Global Asbestos Awareness Week (GAAW) is recognized every year during the first week of April. This is a week dedicated to spreading awareness about the dangers of asbestos, a human carcinogen that was frequently used in building materials prior to the 1980s.
While all uses of asbestos were banned in Australia in 2003, this dangerous mineral is still found in homes and buildings to this day. It is important for homeowners, renovators and construction workers to understand the health consequences of asbestos, and overall, how to ensure they are staying safe.
Asbestos abatement is a complicated process.
What is Asbestos?
Asbestos is a naturally occurring mineral that is known for its unmatched heat resistance and ability to absorb sound. These unique qualities are what made it a no brainer when incorporating it into building materials such as insulation, roofing tiles and flooring tiles. In the event of a fire, asbestos can slow the burning process, allowing time for people to evacuate and preserve the overall integrity of the structure to stay intact for longer periods of time.
While asbestos was once viewed as a miracle mineral, this was only until the serious health effects were discovered due to its usage.
Unfortunately, when asbestos is disturbed, fibers are released into the air, leaving individuals vulnerable to inhaling or ingesting them. Once in the body, these fibers can become embedded in the lining of our internal organs, leading to mesothelioma cancer.
Mesothelioma primarily affects the lungs, but can also develop in the lining of the stomach and heart. According to the Australian Institute of Health and Welfare, there are 700 to 800 new mesothelioma diagnoses every year, and in 2018, nearly 700 people died from this disease.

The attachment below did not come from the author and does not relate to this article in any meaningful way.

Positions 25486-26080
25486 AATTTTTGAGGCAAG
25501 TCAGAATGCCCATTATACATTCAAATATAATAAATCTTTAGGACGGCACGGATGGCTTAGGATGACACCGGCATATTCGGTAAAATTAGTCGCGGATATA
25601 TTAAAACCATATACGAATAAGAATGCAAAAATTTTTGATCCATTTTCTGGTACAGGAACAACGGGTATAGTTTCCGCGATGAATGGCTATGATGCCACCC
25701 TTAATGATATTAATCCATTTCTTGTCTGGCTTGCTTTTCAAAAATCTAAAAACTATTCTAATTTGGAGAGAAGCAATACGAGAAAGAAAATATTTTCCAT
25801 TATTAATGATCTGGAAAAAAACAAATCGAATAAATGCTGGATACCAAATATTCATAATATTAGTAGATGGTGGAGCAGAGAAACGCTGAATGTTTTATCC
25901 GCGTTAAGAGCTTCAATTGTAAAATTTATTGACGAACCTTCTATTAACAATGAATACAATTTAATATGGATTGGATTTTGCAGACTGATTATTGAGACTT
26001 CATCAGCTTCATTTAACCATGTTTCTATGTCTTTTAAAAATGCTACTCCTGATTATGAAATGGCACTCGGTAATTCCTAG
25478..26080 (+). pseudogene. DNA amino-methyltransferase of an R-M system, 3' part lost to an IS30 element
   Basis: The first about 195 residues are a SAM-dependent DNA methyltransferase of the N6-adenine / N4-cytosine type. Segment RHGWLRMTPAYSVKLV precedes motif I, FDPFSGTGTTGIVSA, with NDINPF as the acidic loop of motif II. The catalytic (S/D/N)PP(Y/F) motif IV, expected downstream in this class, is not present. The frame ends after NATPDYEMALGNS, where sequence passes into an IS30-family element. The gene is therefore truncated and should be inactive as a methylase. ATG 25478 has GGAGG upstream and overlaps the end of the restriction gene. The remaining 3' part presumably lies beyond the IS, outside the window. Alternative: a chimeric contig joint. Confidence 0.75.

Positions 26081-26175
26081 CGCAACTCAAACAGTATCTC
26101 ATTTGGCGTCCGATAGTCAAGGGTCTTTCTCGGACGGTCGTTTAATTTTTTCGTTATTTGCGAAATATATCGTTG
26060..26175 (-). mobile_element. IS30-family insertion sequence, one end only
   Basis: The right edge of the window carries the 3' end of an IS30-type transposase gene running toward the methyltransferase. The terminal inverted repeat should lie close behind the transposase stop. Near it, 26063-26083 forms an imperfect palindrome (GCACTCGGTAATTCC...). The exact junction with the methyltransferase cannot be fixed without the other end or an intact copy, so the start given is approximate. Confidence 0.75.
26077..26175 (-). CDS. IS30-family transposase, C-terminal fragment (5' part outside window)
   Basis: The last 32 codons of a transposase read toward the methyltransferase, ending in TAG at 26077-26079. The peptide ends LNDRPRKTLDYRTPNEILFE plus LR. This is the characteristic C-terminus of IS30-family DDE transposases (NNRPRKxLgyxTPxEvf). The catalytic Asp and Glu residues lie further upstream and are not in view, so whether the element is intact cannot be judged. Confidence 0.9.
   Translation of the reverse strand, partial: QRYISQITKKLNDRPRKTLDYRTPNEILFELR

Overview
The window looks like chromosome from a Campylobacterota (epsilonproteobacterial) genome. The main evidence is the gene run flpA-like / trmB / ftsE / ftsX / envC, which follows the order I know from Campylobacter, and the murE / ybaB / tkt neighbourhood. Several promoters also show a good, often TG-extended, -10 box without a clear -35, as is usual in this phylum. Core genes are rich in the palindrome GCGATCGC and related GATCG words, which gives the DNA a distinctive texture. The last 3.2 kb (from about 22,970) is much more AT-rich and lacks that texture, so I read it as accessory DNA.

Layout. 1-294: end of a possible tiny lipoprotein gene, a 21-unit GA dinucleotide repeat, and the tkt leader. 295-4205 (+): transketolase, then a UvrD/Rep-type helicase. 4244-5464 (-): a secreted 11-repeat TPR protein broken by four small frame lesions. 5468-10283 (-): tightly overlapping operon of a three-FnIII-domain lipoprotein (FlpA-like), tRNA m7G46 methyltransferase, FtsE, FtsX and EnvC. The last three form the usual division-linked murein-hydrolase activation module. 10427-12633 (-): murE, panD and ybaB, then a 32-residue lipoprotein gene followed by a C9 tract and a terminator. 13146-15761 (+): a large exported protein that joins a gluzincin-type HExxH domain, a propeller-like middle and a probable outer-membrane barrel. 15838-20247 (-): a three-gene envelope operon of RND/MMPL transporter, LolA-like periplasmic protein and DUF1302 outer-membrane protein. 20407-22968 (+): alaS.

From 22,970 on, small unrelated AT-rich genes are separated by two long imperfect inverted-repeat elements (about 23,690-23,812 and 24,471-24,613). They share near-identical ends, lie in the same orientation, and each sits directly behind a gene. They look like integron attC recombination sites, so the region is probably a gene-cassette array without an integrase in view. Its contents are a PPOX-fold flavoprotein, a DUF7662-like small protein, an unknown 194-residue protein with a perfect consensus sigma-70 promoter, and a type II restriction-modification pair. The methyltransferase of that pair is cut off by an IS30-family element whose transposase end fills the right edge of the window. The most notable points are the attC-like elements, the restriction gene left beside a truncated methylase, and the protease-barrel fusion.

Those who are most at risk of being exposed to asbestos are people living in homes with asbestos-containing materials (ACMs), renovation contractors and construction workers. People still continue to be exposed to asbestos today due to a lack of knowledge when it comes to ACMs. Exposure is something that unknowingly happens, as asbestos is invisible to the naked eye.
If you are going to renovate your home, or you are a worker who is prone to being exposed, you should have asbestos testing done to ensure that you are mitigating any risk involved. By testing suspected ACMs, you will know if they contain asbestos and how to dispose of them if necessary.
Asbestos abatement can be tricky depending on the materials, so sometimes it can be more beneficial to monitor the ACMs and have them properly repaired if deemed hazardous. If you are going to have ACMs abated, be sure to hire a certified abatement specialist.
When renovating, it is imperative that you seal off the area from any immediate friends or family members and wear protective clothing.
Things such as a HEPA-filter facemask and clothing that can be bagged and disposed of after renovating is a great way to limit exposure to asbestos; however, it is recommended to not renovate if you know your living space harbors ACMs.
Help your friends, family and neighbors by telling them about the dangers of asbestos exposure. If you know someone who is going to be renovating their home, give them a heads up about ACMs and suggest what they should do to be sure they are protecting themselves.
The more people that understand asbestos and the health implications it creates, the greater of a decline we will see in mesothelioma diagnoses. With mesothelioma being one of the only non-genetic forms of cancer, it has the potential to be completely eliminated.
Post submitted by Mesothelioma.com